Author: Abhishek Wadhawan
Doli Incapax is a principle of criminal jurisprudence which describes the criminal liability of children. As per this principle’s application in India, no child below the age of seven years can be prosecuted for commission of any crime and for children between the ages of eight to fourteen years, the prosecution has a great burden of proof to prove the offence of the minor. It is indeed a presumption that a child is incapable of committing any crime. No civilised society regards children as accountable for their actions to the same extent as adults are held accountable. The wisdom of protecting young children against the full rigour of law is beyond argument.
The two basic objectives behind following this doctrine may be enumerated as:
- A child who is below the age of seven years does not have sufficient mental capability to understand the consequences of his action and hence if he commits a criminal act, he may lack the required intention to be prosecuted. Without the presence of ‘mens rea’, it is indeed not possible to prosecute a child.
- To protect the children from the harshness of punishment that may be inflicted upon them at a very tender age by the strict criminal law of the land.
Relevant provisions of the Indian Penal Code:
Section 82 of the Indian Penal Code states that nothing is an offence which is done by a child whose age is less than seven years. Through the application of the said section, the children below the age of seven years are completely exempted from any kind of criminal proceedings. The main reason for the same is the lack of ability of a child below the age of seven years to have sufficient knowledge of the consequences of his act. If a child whose age is below seven years is prosecuted, the proceedings can be easily stopped by the application of Section 82 of the Indian Penal Code.
Section 83 of the Indian Penal Code states that nothing is an offence which is done by a child whose age is between seven to twelve years if such a child has not attained sufficient maturity and understanding to comprehend the consequences of his actions. It is pertinent to note that this is to be proved by the person who is willing to use this defence. Non-attainment of sufficient maturity to understand and comprehend the consequences of the act has to especially proved and pleaded by the defence. There is no presumption of innocence in favour of the child. This provision is slightly different from the English Law wherein the courts make a presumption of innocence in favour of the child unless something contrary is pleaded and proved by the prosecution.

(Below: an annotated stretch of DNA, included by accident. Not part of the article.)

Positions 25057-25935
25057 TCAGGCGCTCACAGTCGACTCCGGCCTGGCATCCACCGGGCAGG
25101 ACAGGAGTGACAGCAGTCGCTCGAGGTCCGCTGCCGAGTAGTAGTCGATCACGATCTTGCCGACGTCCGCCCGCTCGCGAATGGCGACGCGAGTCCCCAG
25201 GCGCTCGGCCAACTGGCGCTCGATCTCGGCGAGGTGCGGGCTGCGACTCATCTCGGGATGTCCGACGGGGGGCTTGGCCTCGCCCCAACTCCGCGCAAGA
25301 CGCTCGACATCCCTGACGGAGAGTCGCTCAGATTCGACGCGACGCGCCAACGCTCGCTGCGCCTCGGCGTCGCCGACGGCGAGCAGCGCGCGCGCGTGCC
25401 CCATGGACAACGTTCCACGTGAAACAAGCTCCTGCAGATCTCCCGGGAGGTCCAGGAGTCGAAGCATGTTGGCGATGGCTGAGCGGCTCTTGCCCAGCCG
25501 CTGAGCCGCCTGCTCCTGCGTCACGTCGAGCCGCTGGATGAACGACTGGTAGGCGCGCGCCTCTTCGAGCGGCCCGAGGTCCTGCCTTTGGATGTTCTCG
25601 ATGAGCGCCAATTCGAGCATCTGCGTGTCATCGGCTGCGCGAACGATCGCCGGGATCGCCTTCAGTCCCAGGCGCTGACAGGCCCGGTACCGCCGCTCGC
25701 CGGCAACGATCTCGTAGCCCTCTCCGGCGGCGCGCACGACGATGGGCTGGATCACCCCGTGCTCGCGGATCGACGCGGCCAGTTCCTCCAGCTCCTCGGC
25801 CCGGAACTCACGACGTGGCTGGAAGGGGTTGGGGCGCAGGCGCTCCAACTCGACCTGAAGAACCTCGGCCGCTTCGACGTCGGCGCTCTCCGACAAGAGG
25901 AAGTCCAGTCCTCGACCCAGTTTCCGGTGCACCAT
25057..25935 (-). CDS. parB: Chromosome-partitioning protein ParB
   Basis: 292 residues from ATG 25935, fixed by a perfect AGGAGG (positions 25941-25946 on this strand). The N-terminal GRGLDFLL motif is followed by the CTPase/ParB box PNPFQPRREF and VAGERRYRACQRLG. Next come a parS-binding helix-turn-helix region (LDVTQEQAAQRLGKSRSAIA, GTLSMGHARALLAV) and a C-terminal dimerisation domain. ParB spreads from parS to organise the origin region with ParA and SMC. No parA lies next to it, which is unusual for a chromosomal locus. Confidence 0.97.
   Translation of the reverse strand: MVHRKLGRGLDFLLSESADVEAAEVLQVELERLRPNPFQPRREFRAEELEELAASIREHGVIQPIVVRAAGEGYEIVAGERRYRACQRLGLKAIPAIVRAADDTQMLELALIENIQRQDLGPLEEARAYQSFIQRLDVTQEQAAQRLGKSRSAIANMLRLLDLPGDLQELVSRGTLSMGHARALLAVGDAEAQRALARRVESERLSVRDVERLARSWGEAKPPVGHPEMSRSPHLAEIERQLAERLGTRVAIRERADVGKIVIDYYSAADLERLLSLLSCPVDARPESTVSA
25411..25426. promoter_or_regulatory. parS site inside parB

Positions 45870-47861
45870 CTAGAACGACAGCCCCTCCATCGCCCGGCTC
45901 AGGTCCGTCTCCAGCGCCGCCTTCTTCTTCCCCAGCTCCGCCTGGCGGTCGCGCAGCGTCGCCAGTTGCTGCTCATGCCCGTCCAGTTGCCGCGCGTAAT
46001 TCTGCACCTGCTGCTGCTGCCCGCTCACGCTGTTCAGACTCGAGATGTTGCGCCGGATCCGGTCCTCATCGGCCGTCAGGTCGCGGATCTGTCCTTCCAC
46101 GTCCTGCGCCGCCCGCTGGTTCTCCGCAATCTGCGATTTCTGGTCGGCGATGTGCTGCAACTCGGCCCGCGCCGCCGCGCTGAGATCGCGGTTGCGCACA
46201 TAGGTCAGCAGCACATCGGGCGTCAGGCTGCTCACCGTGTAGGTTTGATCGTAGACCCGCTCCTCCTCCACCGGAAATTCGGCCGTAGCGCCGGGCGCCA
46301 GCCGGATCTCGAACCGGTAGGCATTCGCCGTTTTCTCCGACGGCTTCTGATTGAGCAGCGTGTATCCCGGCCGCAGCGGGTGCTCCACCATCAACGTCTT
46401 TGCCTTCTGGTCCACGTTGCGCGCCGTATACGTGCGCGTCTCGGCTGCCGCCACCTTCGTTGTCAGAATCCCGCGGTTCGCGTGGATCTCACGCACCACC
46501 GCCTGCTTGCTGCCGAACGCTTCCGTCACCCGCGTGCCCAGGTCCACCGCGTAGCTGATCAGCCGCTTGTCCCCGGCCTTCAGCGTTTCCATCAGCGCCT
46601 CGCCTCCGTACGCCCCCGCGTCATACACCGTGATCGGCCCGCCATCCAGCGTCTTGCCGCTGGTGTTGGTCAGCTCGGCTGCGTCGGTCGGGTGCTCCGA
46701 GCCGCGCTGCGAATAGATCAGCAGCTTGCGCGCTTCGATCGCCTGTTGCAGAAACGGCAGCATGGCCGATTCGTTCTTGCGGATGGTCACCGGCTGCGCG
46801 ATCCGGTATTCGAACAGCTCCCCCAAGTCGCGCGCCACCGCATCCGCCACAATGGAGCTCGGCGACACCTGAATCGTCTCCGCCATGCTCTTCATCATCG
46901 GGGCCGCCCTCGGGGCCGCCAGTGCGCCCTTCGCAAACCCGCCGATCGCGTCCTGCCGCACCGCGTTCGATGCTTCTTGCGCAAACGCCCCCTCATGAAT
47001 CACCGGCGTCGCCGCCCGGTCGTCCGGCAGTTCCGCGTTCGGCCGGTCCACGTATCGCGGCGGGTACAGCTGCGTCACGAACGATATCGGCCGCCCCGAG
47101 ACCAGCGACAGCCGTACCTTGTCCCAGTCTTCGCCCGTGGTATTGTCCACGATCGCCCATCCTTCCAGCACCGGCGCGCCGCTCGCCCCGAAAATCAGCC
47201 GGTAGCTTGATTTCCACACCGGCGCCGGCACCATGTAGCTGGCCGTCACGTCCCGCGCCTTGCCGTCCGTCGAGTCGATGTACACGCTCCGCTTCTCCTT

Section 108 of the Indian Penal Code relates to the offence of abetment. It is however not necessary that the person abetted to commit an offence should be capable of committing an offence or should have the guilty intention or knowledge as that of the abettor. Hence if a person abets a child below the age of seven years or a child whose age is between seven to twelve years then even if the child is not capable of being convicted for the offence so committed by him, the abettor who abetted the child to commit the offence shall be held liable. An illustration to be elaborate on the same point has been provided in the aforementioned Section which reads thus, “A, with the intention of murdering Z, instigates B, a child under seven years of age, to do an act which causes Z’s death. B, in consequence of the abetment, does the act in the absence of A and thereby causes Z’s death. Here, though B was not capable by law of committing an offence, A is liable to be punished in the same manner as if B had been capable by law of committing an offence, and had committed murder, and he is, therefore, subject to the punishment of death”
In the case of Heeralal v. State of Bihar, a minor child, carrying a sharp knife, had threatened a person that he would cut him into pieces. The accused child subsequently attacked the person with the knife and stabbed him until he died. The accused child tried to take the defence of Section 83 of the Indian Penal Code. However, the trial court convicted the accused child stating that he had gained sufficient maturity to understand the consequences of his action as he was carrying a knife, threatening a person to death and later actually performed the heinous act of killing the person. The matter even went to the Supreme Court and the court
In the case of Kakoo v. State of Himachal Pradesh, a 13-year-old boy had raped a two-year-old girl and was convicted by the Court for the same. To bring down the sentence of the punishment, the counsel on behalf of the accused urged the Court to take into consideration Sections 83 and 84 of the Indian Penal Code that children and adults are not to be treated in a similar manner while hearing a criminal matter. The Court though convicted the child for the offence of rape, it reduced the sentence of punishment by accepting the aforementioned argument of the counsel on behalf of the accused child. Hence, it can be concluded from the judgment that Section 82 and 83 do not only provide for ‘doli incapax’ but they also act as a signal to the courts while deciding a case that children are not to be treated as equal to adults in criminal cases. It has indeed become a settled principle of law that when courts are dealing with children, it must take a humanitarian view and should ensure reformation of the child rather than making him a hardcore criminal.